Humza Yousaf has made history after being the first person from a minority ethnic background to become the First Minister of Scotland.
The 37-year-old is also the youngest person to hold the post, after being voted in at the Scottish Parliament.
He will be officially sworn in at the Court of Session in Edinburgh on Wednesday.
His decision to run to become SNP leader and First Minister came after “careful consideration” of the impact it will have on his family, a fear that was borne out after two people were charged in relation to abuse that he and his family suffered.
Here are some key facts about Mr Yousaf:
After studying politics at Glasgow University, Mr Yousaf began working as an office manager for the SNP’s Bashir Ahmad, the first MSP from an Asian and Muslim background.
Following Mr Ahmad’s death in 2009, Mr Yousaf went on to work for other MSPs including Alex Salmond and Nicola Sturgeon.
– Entering Holyrood
After being elected in 2011 as a Glasgow region MSP, he took his oath to the Queen in English and in Urdu.
He did the same when re-elected in 2016, wearing both a kilt and sherwani to reflect his Scottish and Pakistani heritage.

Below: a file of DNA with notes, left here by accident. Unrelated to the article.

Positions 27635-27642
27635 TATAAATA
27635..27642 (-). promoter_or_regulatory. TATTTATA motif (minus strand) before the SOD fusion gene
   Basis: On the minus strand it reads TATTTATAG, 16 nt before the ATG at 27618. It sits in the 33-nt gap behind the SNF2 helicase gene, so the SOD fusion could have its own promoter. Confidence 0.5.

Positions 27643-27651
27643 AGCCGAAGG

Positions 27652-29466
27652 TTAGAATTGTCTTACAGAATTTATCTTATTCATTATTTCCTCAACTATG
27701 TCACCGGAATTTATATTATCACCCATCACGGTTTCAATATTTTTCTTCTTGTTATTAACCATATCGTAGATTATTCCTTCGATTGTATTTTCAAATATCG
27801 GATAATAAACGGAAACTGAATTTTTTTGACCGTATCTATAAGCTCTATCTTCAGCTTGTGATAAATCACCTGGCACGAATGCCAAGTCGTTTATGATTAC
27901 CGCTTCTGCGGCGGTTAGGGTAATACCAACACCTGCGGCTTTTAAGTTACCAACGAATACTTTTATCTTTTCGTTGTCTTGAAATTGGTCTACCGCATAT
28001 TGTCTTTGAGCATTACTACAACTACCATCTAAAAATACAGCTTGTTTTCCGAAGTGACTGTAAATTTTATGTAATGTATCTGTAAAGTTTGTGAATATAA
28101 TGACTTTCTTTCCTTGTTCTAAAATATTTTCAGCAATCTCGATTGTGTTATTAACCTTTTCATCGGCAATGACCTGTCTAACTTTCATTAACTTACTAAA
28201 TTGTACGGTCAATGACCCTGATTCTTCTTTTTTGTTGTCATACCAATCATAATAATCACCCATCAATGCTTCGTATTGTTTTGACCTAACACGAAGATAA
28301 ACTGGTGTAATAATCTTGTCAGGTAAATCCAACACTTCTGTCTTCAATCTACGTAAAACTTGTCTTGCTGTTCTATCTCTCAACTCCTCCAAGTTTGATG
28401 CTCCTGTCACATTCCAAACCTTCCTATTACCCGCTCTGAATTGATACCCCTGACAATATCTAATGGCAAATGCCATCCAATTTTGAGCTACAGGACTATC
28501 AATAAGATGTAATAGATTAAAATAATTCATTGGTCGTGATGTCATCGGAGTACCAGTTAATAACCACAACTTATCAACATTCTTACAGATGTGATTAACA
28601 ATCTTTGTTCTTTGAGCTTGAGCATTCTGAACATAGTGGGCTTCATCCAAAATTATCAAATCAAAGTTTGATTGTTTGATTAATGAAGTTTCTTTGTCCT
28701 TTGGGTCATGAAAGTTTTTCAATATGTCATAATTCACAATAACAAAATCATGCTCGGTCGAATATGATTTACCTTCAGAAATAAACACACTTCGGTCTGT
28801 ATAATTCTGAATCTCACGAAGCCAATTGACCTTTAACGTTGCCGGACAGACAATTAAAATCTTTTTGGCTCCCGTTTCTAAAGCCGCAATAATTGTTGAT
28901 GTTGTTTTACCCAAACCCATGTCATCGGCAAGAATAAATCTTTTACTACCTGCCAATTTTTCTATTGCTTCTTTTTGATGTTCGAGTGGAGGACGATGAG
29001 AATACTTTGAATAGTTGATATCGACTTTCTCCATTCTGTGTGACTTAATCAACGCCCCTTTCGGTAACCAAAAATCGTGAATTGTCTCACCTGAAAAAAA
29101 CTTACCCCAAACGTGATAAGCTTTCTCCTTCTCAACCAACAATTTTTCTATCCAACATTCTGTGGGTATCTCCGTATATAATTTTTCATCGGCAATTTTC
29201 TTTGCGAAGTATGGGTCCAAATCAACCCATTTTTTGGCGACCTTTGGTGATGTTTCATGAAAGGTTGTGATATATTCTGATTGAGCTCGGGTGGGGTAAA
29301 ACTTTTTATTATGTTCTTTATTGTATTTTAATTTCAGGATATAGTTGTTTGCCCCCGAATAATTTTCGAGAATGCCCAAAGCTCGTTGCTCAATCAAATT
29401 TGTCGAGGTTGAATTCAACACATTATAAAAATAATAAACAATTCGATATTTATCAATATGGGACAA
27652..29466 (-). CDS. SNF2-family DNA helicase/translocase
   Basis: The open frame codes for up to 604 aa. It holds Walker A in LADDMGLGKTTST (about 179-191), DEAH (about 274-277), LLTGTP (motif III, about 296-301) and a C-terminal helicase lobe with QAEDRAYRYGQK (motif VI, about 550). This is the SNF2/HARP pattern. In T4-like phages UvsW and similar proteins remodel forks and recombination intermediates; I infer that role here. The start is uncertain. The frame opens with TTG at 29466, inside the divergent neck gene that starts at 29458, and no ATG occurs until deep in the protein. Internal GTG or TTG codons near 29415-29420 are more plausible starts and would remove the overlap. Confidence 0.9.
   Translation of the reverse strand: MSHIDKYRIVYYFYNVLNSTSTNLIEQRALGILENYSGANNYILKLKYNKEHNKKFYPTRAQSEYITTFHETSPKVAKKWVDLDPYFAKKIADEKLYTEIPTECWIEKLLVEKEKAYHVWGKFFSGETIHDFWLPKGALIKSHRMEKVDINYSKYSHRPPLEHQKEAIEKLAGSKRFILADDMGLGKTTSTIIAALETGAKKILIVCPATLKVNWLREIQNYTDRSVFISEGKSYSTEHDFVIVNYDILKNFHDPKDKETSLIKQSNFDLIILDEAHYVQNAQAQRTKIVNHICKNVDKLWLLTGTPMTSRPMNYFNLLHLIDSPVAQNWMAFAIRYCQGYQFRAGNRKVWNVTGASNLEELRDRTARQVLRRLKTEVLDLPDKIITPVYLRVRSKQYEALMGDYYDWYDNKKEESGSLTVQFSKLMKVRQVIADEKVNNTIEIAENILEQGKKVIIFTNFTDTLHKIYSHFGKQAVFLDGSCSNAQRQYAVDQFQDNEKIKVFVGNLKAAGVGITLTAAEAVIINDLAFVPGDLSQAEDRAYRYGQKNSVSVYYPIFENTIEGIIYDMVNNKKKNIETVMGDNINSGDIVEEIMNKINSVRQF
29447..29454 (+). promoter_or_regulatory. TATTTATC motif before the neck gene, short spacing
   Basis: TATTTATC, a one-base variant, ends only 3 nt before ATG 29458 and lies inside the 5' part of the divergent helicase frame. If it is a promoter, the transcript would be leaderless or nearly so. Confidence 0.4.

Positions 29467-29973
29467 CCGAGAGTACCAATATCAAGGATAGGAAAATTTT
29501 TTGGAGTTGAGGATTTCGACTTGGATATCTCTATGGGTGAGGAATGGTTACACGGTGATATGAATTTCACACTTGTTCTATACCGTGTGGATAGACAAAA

His father, who is from Pakistan, and his mother, from Kenya, moved to the UK in the 1960s.
Mr Yousaf’s first ministerial appointment came under Mr Salmond’s leadership in September 2012, when he became minister for external affairs and international development.
He stayed on in a junior ministerial role when Ms Sturgeon became First Minister, though he was then promoted to the transport portfolio and later justice.
But his introduction of the Hate Crime Bill while he was justice secretary was not uncontroversial, with critics saying it put undue limits on free speech.
– Health Secretary
Perhaps his greatest challenge has come as Health Secretary, with Mr Yousaf taking over the post from Jeane Freeman in 2021 as she stood down from Holyrood.
The coronavirus pandemic was still affecting Scotland at that point.
He revealed that the first call he received after being made Health Secretary was from his mother, who was keen to find out what job he had been given in the Cabinet reshuffle.
Throughout his time in the role, he has faced opposition attacks over the performance of the NHS, particularly over A&E waiting times.
These reached a nadir in December 2022, when performance against the four-hour target for admission, transfer or discharge fell to just 62%.
Mr Yousaf has always emphasised the impact of the pandemic on the health service and the support being provided by the Scottish Government.
– Sturgeon ally
Mr Yousaf has stood by Ms Sturgeon throughout his time as a minister and MSP.
On the issue of gender recognition reform, which has seen rare divisions emerge in the SNP, he has pledged to fight the UK Government’s blocking of the legislation.